Last month, dangerous winter storms rolled into the South, creating a challenging situation for thousands of residences in the area, and most were left to survive in the cold with little to no power or running water. People I know were forced to stand in lines to obtain their ration of water for the day. Water is an essential part of our very existence, and every cell in our body needs it to grow and function. Per Worldometers.info, 657million+ liters of water have been used so far in 2021. Now, think about non-developed countries that lack quality water supply. Per UNESCO, one in nine people worldwide uses drinking water from unimproved, unsafe, untreated sources.
In the United States, we are fortunate to have access to treated water. Also, drinking from US Water Supplies is considered safe. However, on Friday, Feb. 5, 2021, two days before the Superbowl, a cyber attempt was made against a small water facility in Oldsmar, Florida. Using the internet, the adversary managed to connect to software called TeamViewer. It was installed on the workstation used to control the water treatment process. TeamViewer is a popular tool used by technicians, and it allows personnel to gain remote access to a computer and use it as if they were physically in front of it. Once in the network, the adversaries tried to increase the sodium hydroxide levels or lye.
However, thankfully a Supervisor on duty was alerted by an Indicator of Compromise (IoC), a cursor moved across his computer screen. Due to his alertness, he was able to prevent a catastrophe from occurring. Think about it for a second – what if the Supervisor had not seen the cursor move — many unsuspecting customers, travelers, or residents could have been poisoned. Unfortunately, this type of situation is not uncommon. Operations staff and equipment vendors need to remote access into industrial machines and to utilize software such as TeamViewer to manage our critical infrastructures such as our water supply.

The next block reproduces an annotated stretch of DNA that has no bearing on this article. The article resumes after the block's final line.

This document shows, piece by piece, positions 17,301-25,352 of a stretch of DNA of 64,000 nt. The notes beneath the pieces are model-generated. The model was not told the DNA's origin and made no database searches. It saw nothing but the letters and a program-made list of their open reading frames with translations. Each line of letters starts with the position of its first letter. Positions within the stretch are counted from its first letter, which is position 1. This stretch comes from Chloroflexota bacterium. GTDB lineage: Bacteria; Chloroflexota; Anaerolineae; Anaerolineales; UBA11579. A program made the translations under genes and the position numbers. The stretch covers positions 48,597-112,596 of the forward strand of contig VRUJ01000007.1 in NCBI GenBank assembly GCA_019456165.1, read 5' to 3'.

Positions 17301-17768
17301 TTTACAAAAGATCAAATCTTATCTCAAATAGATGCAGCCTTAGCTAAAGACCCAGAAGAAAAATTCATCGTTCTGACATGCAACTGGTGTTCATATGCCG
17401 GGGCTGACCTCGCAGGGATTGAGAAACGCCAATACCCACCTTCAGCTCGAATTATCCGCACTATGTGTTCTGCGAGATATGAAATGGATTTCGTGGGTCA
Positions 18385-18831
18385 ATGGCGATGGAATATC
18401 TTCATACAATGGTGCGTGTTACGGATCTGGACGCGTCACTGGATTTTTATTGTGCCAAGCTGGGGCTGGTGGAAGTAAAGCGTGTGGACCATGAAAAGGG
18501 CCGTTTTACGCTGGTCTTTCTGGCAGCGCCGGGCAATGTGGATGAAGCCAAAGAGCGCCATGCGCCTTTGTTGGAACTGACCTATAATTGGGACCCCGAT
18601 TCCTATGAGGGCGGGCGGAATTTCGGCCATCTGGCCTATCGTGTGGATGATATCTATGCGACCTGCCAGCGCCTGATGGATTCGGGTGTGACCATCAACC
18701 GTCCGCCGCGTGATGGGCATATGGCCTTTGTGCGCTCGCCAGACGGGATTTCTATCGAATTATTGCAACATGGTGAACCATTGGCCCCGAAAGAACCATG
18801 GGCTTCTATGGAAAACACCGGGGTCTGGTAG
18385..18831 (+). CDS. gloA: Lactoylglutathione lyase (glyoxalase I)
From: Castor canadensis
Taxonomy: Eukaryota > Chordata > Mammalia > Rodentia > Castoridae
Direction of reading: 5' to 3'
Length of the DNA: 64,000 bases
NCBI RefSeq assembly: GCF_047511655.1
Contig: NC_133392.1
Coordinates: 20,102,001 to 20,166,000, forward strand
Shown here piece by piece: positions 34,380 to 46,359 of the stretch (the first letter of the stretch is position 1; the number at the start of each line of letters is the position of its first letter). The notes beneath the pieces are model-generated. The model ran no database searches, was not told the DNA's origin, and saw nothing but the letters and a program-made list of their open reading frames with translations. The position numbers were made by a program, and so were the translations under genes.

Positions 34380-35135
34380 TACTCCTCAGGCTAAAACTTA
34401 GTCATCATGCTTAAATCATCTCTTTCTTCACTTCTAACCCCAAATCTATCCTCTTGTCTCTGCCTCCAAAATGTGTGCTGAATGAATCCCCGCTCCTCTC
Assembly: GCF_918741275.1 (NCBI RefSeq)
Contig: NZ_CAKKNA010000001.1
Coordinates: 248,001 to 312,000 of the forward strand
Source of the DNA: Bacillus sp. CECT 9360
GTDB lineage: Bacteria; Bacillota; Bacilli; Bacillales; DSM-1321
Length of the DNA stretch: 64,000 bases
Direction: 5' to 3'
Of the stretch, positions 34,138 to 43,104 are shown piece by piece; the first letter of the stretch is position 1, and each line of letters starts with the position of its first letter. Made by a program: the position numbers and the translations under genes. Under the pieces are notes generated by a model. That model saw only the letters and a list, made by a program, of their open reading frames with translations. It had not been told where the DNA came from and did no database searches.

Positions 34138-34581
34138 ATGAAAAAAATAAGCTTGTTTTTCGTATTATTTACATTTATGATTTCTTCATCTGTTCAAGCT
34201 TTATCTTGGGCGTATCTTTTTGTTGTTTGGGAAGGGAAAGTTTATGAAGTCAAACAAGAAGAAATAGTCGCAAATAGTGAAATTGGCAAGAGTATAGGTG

How can this type of incident be prevented in the future? Prioritize installing a firewall in your network like a Network Intrusion Detection System (NIDS)/Network Intrusion Prevention System(NIPS) or even a Host Intrusion Detection System (HIDS)/ Host Intrusion Detection System(HIPS). This way, you can be alerted about, or the system can prevent suspicious or malicious events. Consider placing industrial networks in DMZs to prevent external IP addresses from accessing your internal networks. Do not use default credentials on servers or applications and conduct a vulnerability assessment every six months.
BlackGirlsHack is kicking off its Help-a-Hacker Fundraiser! As a newly formed non-profit organization; waiting on our 501c3 designation, we are caught between rapid growth and reality. The reality is that we are growing much faster than we anticipated, and the squad is getting sooooo big. What that means is, we’ve got hundreds of future cybersecurity professionals who are trying to get their foot into the door of cyber. To do this, they need TRAINING, HANDS-ON SKILLS, and CERTIFICATIONS. For our future K-12 students, we are providing exposure to cybersecurity and ethical hacking as a profession. There are many financial barriers to entry for these professionals. This includes the cost of certifications, resources for a home lab (we plan to remedy this issue by implementing a BGH Cloud Labs program), and hands-on skills to help prepare qualified workers for the vast number of open cybersecurity jobs. To help fulfill our mission of increasing diversity in cybersecurity, we need YOU to help us level up. Donate now using the QR code above or on our website at blackgirlshack.org/donate.